I received this book from Y Lolfa in exchange for an honest review.
An Empty Chair is available here
An Empty Chair is the English translation of Haf Llewelyn’s Diffodd y Sêr; the story of Welsh First World War poet Hedd Wyn.
Aimed at “teens”, the narrative is told in the present tense from the point of view of Hedd Wyn’s (Ellis Evans’) thirteen year old sister Anni; she tells the story of the lead up to Ellis’ conscription and his time at the front.
The book is comprised of twenty perfectly proportioned chapters, and a brief epilogue. It’s not a long read but what Haf Llewelyn is able to portray is incredible; the depth of emotions and the poetry of the prose is beautifully crafted.
Within the very first page, characters are brought to life before you and are immediately relatable and tangible. You are presented with their little quirks and foibles, which are so true to life and familiar; it’s a truly wonderful establishing opening without overwhelming the reader with exposition. Haf Llewelyn continues this throughout the story; her characters are consistently individual with a powerful depth, and substantive emotions. I particularly loved how the characters evolve as the story progresses, noticeable changing as events unfold; even Anni’s narrative matures as she grows older, reminiscent of James Joyes’ A Portrait of the Artist as a Young Man.
Haf Llewelyn’s writing style is impeccable; the present tense narrative from the point of view of thirteen year old Anni brings the story to a level that a teenager reading it could truly relate to. She has managed to convey the story of a thirty year old poet soldier in such a manner that someone half his age and a world away in circumstance can care about him; he’s not some historical stranger lost in the mists of time but your gentle, quiet older brother, the one who always looks out for you and is Mam’s darling. Her language is stunningly emotive and poetic;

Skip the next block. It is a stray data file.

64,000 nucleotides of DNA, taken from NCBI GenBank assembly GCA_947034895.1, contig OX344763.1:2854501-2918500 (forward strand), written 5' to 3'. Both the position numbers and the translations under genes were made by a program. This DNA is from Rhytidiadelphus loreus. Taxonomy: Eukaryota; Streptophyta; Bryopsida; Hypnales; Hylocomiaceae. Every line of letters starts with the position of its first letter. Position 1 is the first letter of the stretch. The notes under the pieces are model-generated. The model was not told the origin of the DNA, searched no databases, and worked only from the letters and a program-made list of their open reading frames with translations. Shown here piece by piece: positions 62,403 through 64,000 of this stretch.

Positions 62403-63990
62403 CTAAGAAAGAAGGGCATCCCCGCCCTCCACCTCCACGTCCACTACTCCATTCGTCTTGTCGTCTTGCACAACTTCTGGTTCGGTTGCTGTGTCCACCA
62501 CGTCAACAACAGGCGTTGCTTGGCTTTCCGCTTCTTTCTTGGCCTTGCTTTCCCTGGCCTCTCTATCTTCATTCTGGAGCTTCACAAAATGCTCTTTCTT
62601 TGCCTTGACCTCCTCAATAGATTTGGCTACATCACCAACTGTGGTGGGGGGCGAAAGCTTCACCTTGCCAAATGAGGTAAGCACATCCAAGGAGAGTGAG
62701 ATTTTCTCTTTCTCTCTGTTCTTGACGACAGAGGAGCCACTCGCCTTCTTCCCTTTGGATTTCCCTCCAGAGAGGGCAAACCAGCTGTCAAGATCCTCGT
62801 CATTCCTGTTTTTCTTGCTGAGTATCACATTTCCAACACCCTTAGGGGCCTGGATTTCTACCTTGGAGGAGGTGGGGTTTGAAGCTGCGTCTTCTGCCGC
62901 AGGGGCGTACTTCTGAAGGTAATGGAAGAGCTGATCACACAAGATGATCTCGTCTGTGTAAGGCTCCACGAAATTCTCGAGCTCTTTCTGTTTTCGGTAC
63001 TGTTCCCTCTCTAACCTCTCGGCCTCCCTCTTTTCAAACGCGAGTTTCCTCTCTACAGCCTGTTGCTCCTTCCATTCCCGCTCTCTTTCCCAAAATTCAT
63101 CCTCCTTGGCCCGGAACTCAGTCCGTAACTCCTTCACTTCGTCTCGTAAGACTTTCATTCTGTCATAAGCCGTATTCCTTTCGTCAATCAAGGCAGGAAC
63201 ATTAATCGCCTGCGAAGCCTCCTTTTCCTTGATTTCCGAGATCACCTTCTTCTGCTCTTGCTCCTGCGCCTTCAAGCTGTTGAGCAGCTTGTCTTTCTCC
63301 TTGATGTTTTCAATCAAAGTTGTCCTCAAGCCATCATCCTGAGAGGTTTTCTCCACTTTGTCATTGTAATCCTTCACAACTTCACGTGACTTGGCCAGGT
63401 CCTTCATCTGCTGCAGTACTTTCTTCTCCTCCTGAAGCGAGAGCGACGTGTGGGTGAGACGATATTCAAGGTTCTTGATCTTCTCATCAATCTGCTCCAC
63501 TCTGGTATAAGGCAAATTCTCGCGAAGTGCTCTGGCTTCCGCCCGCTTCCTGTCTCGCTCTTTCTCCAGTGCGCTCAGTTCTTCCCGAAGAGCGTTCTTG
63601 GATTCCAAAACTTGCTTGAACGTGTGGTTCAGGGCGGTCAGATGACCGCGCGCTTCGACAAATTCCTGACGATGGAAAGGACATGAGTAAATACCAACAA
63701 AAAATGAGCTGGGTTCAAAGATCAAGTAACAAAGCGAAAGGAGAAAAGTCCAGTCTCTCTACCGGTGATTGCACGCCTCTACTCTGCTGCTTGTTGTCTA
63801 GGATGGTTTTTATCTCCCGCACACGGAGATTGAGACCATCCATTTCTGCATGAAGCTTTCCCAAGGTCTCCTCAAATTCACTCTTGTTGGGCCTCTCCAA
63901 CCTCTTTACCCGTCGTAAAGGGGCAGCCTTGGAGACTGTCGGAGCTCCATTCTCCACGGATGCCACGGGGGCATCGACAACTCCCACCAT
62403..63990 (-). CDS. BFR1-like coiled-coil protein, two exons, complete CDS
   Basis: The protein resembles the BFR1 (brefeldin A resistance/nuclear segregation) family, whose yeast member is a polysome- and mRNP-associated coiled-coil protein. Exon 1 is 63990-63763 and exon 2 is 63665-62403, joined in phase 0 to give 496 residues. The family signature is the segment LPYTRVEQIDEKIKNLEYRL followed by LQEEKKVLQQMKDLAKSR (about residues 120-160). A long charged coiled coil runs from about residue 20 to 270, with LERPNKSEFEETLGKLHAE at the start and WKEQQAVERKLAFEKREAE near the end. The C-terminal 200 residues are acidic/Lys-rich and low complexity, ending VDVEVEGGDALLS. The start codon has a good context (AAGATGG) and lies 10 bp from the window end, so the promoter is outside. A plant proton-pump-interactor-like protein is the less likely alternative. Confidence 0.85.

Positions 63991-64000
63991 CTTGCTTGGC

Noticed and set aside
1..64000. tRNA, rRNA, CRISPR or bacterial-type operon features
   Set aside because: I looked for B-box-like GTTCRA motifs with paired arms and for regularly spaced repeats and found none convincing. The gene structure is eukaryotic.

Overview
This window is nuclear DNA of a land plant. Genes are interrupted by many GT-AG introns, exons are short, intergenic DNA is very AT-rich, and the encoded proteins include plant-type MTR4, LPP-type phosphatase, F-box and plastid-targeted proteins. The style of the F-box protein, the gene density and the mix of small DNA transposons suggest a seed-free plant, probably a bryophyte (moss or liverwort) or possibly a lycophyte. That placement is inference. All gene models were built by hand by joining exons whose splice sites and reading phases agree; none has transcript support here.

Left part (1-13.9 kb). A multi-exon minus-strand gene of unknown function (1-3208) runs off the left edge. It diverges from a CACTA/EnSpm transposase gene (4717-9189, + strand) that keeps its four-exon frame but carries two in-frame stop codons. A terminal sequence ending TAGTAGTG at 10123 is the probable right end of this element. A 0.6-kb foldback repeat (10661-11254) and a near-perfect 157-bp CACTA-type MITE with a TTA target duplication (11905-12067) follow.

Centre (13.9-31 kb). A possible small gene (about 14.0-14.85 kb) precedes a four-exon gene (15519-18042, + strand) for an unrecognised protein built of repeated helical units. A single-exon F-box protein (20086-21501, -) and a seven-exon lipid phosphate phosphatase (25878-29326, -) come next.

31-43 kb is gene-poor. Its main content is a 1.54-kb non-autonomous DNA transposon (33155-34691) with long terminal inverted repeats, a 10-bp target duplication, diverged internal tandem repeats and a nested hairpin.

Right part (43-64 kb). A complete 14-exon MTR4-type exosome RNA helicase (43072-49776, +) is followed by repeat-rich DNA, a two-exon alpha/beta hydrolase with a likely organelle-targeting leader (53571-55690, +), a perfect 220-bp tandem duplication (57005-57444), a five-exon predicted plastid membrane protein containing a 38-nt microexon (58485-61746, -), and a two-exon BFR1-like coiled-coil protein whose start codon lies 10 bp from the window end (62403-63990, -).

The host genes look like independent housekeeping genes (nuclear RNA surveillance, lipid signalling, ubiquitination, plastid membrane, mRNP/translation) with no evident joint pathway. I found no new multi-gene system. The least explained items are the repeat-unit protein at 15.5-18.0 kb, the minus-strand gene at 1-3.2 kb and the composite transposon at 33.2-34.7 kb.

“Gwen Jones is a word thief. She can steal words from your mouth without you realising it.
Haf Llewelyn is able to paint powerful emotions so realistically and yet with such simplicity. Her writing is full of sympathy to subtle nuances which leave you with vivid images;
“There’s always a sigh in the air these days.”
I was quite excited to receive this book; however when I showed some friends the list of books I was being sent, one of them groaned. “Oh not Hedd bloody Wyn!”
What? What’s wrong with Hedd Wyn? I don’t even know who he is? And my friend went on to explain that you learn all about Hedd Wyn when you’re educated in Welsh as your first language; you study his life, his poetry, the lot. And incidentally, Diffodd y Sêr is taught on the Welsh Literature GCSE syllabus.
I suddenly felt cheated. This is my history, and culture, and heritage, too. Simply because I was educated in Wales through the English language shouldn’t mean I miss out on figures such as Hedd Wyn? I firmly believe this book should be taught in schools. Not only as an excellent means of making the First World War relatable to Welsh teenagers, and how the war impacted families here. But the writing and language is so well crafted it could be equally studied in English literature classes; it’s full of foreshadowing, metaphors and imagery.
“When I’m away in Litherland, and if I have to go on to the trenches, Anni, I want you to look at the stars and remember what I told you tonight. No one can snuff out the stars. Nothing can smother the brightness that’s in you: don’t let that happen.”